Her immediate superior and instrumental in her getting the position, but unlike some men in his position he had not taken advantage of a situation like some men would.  And even if she had made a move, which I doubted, that was not the sort of woman she was, he would have politely declined.

One of the very few happily married men in that organisation, so I heard.

So, she said, you’re not just a pretty face.

Par for the course for a cabinet maker whose university degree is in psychology.  It doesn’t take rocket science to see what was happening to you.  I just didn’t think it was my place to jump in unless you asked me, and when you didn’t, well, that told me everything I needed to know.

Yes, our relationship had a use by date, and it was in the next few days.

I was thinking, she said, that you might come with me,  you can make cabinets anywhere.

I could, but I think the real problem wasn’t just the job.  It was everything around her and going with her, that would just be a constant reminder of what had been holding her back. I didn’t want that for her and said so.

Then the only question left was, what do we do now?

Go shopping for suitcases.  Bags to pack, and places to go.

Getting on the roller coaster is easy.  On the beginning, it’s a slow easy ride, followed by the slow climb to the top.  It’s much like some relationships, they start out easy, they require a little work to get to the next level, follows by the adrenaline rush when it all comes together.

What most people forget is that what comes down must go back up, and life is pretty much a roller coaster with highs and lows.

Our roller coaster had just come or of the final turn and we were braking so that it stops at the station.

There was no question of going with her to New York.  Yes, I promised I’d come over and visit her, but that was a promise with crossed fingers behind my back.  After a few months in t the new job the last thing shed want was a reminder of what she left behind.  New friends new life.

We packed her bags, three out everything she didn’t want, a free trips to the op shop with stiff she knew others would like to have, and basically, by the time she was ready to go, there was nothing left of her in the apartment, or anywhere.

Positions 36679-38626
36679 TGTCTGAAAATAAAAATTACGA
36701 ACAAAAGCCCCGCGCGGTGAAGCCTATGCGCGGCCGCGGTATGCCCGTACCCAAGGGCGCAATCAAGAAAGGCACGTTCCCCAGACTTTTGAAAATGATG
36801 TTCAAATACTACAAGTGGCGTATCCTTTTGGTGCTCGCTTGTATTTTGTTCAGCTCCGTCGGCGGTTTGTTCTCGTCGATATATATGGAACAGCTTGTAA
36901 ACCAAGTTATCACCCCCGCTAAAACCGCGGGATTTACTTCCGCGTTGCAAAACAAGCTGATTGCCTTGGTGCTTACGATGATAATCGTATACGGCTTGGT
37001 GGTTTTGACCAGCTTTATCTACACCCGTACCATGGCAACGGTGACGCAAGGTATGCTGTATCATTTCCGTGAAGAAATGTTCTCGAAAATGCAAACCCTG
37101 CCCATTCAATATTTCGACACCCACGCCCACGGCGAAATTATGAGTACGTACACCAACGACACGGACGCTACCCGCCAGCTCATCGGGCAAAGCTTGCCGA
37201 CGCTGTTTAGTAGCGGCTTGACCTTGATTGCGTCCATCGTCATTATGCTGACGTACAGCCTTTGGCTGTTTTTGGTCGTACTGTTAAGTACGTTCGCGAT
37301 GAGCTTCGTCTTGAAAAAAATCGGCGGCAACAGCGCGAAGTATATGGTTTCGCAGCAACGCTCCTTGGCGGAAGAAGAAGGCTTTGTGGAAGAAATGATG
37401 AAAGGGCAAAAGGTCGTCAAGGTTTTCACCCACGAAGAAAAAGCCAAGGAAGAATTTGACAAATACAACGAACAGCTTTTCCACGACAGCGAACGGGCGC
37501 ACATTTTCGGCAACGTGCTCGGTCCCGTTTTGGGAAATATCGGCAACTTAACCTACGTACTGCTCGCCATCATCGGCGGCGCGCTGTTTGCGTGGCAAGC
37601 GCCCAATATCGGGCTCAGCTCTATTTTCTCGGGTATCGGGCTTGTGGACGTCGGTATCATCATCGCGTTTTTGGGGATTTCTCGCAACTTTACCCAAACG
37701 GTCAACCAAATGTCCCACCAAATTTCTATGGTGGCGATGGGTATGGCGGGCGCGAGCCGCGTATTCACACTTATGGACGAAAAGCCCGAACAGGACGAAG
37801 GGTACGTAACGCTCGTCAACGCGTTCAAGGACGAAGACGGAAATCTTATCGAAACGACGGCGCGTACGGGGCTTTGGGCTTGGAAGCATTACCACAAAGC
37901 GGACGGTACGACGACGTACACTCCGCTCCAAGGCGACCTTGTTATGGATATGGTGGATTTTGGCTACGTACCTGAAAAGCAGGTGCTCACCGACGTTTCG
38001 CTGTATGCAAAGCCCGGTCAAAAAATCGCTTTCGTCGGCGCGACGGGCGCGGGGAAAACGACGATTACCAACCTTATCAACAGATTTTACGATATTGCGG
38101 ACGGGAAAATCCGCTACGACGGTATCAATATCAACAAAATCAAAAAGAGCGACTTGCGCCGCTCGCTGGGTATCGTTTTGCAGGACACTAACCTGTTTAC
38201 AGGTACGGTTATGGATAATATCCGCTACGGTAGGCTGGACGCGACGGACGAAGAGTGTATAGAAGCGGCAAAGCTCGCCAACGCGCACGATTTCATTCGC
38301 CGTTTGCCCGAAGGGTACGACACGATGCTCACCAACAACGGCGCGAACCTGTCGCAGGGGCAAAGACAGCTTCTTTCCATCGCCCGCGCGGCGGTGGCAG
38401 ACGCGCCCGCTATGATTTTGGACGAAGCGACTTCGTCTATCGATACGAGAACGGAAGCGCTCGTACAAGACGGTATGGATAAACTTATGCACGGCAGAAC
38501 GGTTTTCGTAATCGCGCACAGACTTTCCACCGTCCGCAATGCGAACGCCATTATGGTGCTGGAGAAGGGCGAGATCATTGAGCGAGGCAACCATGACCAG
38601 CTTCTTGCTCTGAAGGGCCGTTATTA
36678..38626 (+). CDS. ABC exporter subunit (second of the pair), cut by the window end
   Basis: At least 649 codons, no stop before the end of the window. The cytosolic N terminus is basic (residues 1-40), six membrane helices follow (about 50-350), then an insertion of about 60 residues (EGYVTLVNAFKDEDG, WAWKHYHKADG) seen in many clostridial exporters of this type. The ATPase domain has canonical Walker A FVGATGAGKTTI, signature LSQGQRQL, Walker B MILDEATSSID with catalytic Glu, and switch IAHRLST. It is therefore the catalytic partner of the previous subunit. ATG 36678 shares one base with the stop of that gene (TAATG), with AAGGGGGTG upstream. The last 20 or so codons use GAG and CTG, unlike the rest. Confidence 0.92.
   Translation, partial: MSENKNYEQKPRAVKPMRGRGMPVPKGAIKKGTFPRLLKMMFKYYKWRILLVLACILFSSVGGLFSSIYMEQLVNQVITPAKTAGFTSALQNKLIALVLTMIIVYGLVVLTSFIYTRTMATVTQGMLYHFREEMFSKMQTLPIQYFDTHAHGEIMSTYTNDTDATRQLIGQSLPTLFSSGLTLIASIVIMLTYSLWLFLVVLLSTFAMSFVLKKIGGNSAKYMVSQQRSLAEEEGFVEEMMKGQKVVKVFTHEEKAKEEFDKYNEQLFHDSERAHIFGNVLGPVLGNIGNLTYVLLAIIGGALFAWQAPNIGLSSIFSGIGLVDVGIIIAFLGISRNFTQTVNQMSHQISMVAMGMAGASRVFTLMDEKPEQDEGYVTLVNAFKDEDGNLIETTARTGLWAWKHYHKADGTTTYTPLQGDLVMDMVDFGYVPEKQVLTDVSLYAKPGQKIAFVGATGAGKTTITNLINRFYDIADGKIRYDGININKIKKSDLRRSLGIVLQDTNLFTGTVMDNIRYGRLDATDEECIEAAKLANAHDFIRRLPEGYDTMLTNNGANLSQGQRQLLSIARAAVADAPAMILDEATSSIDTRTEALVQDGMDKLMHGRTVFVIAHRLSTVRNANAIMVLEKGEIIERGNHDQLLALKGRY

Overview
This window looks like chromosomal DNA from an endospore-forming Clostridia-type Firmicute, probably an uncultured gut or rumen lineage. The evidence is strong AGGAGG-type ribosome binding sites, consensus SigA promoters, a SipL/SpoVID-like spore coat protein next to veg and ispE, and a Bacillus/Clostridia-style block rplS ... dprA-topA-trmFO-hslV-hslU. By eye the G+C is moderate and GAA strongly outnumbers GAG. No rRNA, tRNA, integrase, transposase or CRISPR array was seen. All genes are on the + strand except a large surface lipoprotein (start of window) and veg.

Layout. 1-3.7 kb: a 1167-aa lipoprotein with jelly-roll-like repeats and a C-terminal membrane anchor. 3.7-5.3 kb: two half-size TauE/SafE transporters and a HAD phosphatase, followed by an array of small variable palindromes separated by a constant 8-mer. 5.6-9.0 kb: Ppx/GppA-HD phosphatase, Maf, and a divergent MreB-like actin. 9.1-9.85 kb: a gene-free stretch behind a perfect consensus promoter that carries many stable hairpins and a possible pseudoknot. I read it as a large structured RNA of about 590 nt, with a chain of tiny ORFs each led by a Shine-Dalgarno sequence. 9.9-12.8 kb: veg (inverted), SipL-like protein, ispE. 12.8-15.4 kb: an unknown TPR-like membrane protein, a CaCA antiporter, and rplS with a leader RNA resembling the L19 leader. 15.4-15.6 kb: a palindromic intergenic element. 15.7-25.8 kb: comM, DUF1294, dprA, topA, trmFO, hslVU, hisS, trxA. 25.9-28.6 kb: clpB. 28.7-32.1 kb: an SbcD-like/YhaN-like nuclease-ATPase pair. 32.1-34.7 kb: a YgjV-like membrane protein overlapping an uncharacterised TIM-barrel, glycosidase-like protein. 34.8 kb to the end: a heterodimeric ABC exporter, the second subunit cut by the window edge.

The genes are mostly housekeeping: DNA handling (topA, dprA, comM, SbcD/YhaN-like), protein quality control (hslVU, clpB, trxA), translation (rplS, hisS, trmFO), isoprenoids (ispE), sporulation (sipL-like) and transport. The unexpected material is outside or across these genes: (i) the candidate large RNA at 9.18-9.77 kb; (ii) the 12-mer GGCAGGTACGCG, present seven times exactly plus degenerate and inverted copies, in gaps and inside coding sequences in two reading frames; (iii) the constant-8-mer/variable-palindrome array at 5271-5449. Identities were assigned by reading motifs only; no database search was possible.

Her friends would be seeing her off at the airport, and that’s when I told her I was not coming, that moment the taxi arrived to take her away forever.  I remember standing there, watching the taxi go.  It was going to be, and was, as hard as it was to watch the plane leave.

So, there I was, finally staring at the blank sky, around me a dozen other plane spotters, a rather motley crew of plane enthusiasts.

Already that morning there’s been 6 different types of plane depart, and I could hear another winding up its engines for take-off.

People coming, people going.

Maybe I would go to New York in a couple of months, not to see her, but just see what the attraction was.  Or maybe I would drop in, just to see how she was.

As one of my friends told me when I gave him the news, the future is never written in stone, and it’s about time you broadened your horizons.

Perhaps it was.

© Charles Heath 2020-2021

Coming soon.  Find the above story and 49 others like it in:

In a word: Second

It would be very interesting if duelling was still allowed.  There are a few people I’d like to stand toe to toe with, take ten paces, then test my ability to shoot with an old style flint duelling pistol.

What’s this got to do with anything?

It’s where our word of the day comes in.  If I lose my nerve, or I know my opposite number is a better shot, my second would have to stand in my place.

It’s,  if anything, an older use of the word.

Of course, it mainly means, on one hand, coming second in a race or a competition, not exactly the place you really want to be, simply because no one really remembers who came second.

It plays host to a plethora of statements using second as part of the saying, such as,

Second rate, second hand, even if it had more than one owner, second best.

But then there’s a few more that mean something else like a second look, mainly because you didn’t trust your eyes, second nature, it’s been drilled into you (a rather painful idiom if it truly was) and second sight, though this might not necessarily be a verifiable attribute.

And, of lesser note, I’m not necessarily sure I’m second to none.

On the other hand, and pardon the pun using this definition, it also describes a length of time, very short in fact, and it takes 60 of them to make a minute.

Hang on, it’ll only take a second.  Yes, we often use the word in vain.  I doubt there is any one of us who could do anything useful in a second.